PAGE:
Use the free Social Security calculator at FinancialEngines.com to see how this would work for you, or pay up for customized guidance at MaximizeMySocialSecurity.com ($40) or at SocialSecuritySolutions.com (starts at $20).

Take Bigger Withdrawls

Ideally, you would minimize the odds of exhausting your portfolio in retirement by limiting your initial annual withdrawal to 3% to 5% of your savings (then adjusting for inflation). If that’s not an option, you might try the riskier strategy of starting at a higher rate, then lowering it once you claim benefits.

Although this approach may seem counterintuitive, the longer you wait to claim, the lower your chances of running out of money—as long as you keep your inflation-adjusted income level until you claim, says Morningstar’s head of retirement research, David Blanchett. The gains to be had from a higher monthly benefit more than offset the increased drain on your portfolio (see the chart at left). But before you try this strategy, Blanchett advises testing it with a Social Security calculator or consulting a financial planner.

Start With Your 401(k)

Whatever your withdrawal rate, take advantage of your low tax bracket before Social Security and mandatory withdrawals from retirement accounts kick in. Pull money from your pretax accounts, such as your 401(k) or traditional IRA, where most of your investments likely sit, says Baylor University finance professor William Reichenstein, a principal at Social Security Solutions.

His reasoning: After age 70½ you’ll have to take required minimum distributions from those pretax accounts. Added to your Social Security checks, those RMDs may generate more income than you need—and more taxes. (For married couples filing jointly and making over $32,000, up to 85% of Social Security benefits are taxed.) By withdrawing pretax money in your sixties, before you have to, you’ll have smaller RMDs later, an easier time controlling your income, and a portfolio that—because you’ll lose less of it to taxes—is more likely to last you in retirement.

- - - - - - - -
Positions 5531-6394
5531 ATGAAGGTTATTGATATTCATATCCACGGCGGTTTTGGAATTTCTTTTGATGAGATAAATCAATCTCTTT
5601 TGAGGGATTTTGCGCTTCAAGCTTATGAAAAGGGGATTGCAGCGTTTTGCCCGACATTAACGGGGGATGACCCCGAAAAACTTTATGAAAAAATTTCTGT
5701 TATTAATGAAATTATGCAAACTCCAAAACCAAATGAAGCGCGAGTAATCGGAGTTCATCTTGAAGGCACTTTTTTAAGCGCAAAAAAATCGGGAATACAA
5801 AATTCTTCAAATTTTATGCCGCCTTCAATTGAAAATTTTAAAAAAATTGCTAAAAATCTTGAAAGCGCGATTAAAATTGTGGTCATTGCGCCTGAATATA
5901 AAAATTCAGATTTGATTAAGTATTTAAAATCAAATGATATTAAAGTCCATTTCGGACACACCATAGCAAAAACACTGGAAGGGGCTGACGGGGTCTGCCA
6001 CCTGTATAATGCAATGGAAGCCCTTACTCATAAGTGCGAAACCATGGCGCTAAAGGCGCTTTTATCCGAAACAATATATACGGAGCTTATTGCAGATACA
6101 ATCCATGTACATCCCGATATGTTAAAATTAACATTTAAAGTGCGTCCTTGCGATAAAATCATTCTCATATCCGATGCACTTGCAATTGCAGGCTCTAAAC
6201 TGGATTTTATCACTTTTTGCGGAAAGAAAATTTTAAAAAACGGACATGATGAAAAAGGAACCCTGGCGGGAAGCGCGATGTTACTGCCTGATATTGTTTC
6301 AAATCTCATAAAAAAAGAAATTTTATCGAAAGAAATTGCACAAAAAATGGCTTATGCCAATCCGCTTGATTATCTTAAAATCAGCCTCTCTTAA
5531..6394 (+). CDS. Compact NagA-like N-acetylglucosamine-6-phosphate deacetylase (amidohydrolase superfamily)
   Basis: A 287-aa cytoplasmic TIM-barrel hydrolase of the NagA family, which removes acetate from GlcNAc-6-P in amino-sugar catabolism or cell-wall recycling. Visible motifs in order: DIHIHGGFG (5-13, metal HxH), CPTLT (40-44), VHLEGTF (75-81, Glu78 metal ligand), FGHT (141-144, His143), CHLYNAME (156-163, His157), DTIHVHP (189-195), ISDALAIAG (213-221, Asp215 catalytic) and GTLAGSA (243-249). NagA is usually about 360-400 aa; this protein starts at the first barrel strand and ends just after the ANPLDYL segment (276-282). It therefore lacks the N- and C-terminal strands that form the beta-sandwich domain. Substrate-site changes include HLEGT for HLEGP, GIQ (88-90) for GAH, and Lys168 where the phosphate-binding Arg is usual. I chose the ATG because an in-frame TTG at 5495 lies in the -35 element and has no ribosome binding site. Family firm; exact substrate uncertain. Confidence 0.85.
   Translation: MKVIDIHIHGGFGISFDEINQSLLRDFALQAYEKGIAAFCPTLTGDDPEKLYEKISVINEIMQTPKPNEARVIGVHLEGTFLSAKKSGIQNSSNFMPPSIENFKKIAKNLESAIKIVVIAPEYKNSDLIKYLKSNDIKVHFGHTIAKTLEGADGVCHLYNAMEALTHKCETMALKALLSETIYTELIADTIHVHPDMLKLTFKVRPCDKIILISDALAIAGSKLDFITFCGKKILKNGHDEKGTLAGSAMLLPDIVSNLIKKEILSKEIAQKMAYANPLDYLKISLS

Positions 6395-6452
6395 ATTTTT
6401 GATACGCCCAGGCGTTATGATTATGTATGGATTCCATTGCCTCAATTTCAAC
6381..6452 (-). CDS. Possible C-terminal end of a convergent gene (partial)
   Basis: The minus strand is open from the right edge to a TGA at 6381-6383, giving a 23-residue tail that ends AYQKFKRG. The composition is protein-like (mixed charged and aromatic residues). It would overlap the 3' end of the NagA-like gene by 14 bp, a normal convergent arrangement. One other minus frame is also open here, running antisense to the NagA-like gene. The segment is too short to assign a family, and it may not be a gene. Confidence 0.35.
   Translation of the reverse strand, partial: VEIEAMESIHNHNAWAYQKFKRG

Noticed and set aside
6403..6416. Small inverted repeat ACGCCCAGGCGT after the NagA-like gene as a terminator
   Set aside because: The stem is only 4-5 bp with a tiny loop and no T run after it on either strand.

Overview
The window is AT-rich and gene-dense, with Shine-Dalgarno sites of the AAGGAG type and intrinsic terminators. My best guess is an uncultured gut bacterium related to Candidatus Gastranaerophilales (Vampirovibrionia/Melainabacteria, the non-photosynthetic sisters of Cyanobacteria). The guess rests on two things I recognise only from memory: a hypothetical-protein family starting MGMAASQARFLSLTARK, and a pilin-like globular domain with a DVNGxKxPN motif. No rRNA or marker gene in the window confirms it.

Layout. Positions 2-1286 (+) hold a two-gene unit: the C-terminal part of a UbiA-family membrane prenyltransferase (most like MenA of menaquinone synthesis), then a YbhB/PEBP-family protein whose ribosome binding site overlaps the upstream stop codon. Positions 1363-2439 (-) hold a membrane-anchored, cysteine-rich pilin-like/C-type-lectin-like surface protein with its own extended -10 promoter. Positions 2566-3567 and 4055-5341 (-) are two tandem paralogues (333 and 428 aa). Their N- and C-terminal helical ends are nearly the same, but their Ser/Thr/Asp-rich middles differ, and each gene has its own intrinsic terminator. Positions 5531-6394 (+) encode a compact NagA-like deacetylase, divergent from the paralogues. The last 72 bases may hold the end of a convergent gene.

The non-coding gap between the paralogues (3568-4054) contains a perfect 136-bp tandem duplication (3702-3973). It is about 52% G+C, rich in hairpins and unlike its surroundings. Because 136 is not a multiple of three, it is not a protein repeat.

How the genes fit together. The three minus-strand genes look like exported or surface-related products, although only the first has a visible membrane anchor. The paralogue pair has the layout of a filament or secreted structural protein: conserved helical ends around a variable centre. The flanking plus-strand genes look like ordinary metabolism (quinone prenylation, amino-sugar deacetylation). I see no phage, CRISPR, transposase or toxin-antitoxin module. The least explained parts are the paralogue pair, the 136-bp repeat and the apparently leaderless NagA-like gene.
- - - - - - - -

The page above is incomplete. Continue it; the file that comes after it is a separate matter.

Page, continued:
Read next:This Is the Maximum Benefit You Can Get from Social Security

Money
MONEY Social Security

This Is the Maximum Benefit You Can Get from Social Security

If you're fortunate enough to earn a hefty salary throughout your career, a Social Security jackpot awaits.

If Social Security had a lottery jackpot, it would go to the small number of persons who collect the absolutely highest retirement benefits allowed under agency rules.

How high are the hurdles to claiming the maximum amount? Pretty darn high. A worker needs to have wage earnings large enough to equal or exceed the agency’s annual ceiling on earnings subject to payroll taxes for at least 35 years.

The earnings ceiling this year is $118,500. And that number has nearly doubled in the past 20 years from $60,000 in 1995.

Social Security bases your benefits on your highest 35 years of earnings after adjusting each year’s earnings to reflect wage inflation. In other words, your top 35 years, as documented via your payroll stubs, may not be your top 35 once they’re adjusted for wage inflation. Still, you can be certain that if you’ve earned at or above the annual payroll-tax ceiling for at least 35 years—lucky you!—a benefits bonanza awaits.

The size of that benefit check will also depend on wage inflation. This year’s top monthly benefit at 66, or full retirement age (which is the benchmark the agency uses), is $2,663 ($31,956 a year). By contrast, the average Social Security payout is a more modest $1,287 ($15,444 a year).